While there is certainly no lack of design talent in South Africa there aren’t many South African brands that make it big on the international stage. Why is this? Below is my take on some of the reasons why.
Availability of fabric
It is very difficult getting hold of fabric from South African suppliers that is affordable, high quality and unique. This is especially difficult for South African fashion designers that are just starting out. While it is possible to source fabrics from international suppliers the cost, effort and large minimum order sizes become a real problem. This is why you see so many South African designers using the same fabrics. It’s not because they lack imagination, it’s because that’s all they can find!
Competing on price
The other day a friend bought a top at Mr Price for R45. R45!!! you couldn’t even buy enough fabric from local suppliers for a top like that. This excludes manufacturing costs, marketing costs, overheads and heaven forbid a tiny slice of profit. It is very very difficult to compete on price if your manufacturing operation is based in South Africa.
Competing on Quality
Ok, so competing on price isn’t an option. What about quality? Again this is a problem. The majority of South African CMT’s don’t specialise in highly complex high quality manufacturing. We already spoke about the availability of fabrics. It is very difficult to justify I high price tag on a dress that is made from the same fabric found on every second hanger in YDE.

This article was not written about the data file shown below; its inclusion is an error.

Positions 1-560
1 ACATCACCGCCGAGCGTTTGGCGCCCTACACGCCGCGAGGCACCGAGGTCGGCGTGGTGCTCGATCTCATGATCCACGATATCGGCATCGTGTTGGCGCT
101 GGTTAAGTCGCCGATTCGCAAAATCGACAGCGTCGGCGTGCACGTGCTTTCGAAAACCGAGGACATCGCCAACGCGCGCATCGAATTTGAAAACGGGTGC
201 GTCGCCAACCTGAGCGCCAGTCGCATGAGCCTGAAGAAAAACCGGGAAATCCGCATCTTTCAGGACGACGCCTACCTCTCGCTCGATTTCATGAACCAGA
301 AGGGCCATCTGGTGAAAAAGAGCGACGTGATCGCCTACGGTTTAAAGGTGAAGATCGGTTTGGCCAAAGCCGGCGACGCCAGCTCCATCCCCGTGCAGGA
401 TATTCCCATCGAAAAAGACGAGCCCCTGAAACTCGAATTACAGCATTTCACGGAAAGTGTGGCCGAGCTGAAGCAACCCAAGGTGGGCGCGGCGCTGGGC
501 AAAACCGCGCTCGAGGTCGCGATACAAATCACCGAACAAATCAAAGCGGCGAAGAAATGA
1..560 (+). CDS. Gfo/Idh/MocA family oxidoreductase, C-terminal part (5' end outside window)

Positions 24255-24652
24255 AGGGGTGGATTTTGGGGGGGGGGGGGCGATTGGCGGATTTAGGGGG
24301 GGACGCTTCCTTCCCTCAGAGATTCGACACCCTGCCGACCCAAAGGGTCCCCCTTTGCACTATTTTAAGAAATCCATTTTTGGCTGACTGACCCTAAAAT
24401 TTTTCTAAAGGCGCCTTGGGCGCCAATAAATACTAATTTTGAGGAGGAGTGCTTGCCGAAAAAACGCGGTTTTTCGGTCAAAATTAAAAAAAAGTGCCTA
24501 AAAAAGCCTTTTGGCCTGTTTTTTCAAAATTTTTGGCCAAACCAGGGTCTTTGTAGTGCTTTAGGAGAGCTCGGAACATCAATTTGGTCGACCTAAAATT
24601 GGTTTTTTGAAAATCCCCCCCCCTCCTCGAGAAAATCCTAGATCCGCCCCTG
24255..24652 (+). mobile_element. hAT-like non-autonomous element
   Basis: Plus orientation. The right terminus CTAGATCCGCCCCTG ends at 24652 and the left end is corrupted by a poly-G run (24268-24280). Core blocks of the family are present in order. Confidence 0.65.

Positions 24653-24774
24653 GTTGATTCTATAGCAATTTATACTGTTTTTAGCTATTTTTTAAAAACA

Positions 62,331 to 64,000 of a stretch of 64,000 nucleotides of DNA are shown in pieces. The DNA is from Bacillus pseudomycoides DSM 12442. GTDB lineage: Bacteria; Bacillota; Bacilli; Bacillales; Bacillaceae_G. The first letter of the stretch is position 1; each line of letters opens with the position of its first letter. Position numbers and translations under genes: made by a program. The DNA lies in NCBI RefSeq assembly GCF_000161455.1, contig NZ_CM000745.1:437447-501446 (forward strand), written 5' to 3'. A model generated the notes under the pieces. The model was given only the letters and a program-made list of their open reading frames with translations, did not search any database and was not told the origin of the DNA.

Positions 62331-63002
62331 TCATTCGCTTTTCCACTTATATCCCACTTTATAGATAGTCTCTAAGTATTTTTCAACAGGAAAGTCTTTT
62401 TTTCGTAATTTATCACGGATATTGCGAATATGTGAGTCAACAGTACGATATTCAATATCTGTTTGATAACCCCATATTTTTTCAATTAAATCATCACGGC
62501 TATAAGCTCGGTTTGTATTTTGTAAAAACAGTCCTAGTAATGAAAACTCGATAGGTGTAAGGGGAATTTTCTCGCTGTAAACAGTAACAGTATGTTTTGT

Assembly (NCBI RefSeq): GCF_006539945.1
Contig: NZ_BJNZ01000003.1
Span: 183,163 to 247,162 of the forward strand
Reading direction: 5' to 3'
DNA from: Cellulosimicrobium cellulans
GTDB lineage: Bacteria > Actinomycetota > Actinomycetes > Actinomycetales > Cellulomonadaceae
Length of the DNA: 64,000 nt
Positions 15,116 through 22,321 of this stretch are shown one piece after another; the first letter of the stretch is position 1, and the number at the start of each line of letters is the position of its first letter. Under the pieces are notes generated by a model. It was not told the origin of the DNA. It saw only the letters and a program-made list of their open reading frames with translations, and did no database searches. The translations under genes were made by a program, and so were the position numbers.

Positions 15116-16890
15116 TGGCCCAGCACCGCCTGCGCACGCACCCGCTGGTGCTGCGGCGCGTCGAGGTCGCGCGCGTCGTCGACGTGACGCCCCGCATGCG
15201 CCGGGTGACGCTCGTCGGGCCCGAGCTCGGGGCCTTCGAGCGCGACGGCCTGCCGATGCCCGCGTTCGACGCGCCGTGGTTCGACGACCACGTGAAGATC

The next problem is the volumes of orders. Many of the problems go away when you start moving your production capacity overseas. There are two problems with this though.
1. Most large international suppliers and manufacturers have large minimums. Not a problem for large established brands but for a new designer it’s a show stopper.
2. We want to be proudly South African, it’s a shame that we have to move jobs and business out of the country just to remain competitive. Minister of trade and industry I am looking at you to help solve this!
Lack of support from big retailers
Recently Woolworths has made some good moves to support South African Designers but the majority of the large retailers work against the new up and coming designers. Any range supplied to retailers and boutiques have to be exclusive, they also have a very specific target market. This means it is very difficult to break out once you are in and also makes it difficult for any brand that doesn’t fit in the demographic.
Lack of business skills
There is a tremendous amount of design talent in South Africa, the problem isn’t in finding the talent. The problem is often the lack of business skills required to take a small business to a profitable enterprise that is sustainable in the long term. Things like financial knowledge, marketing, pricing models, general management skills. All these things are critical to take a good designer and turning them into the owner of a successful business.
What do you guys think?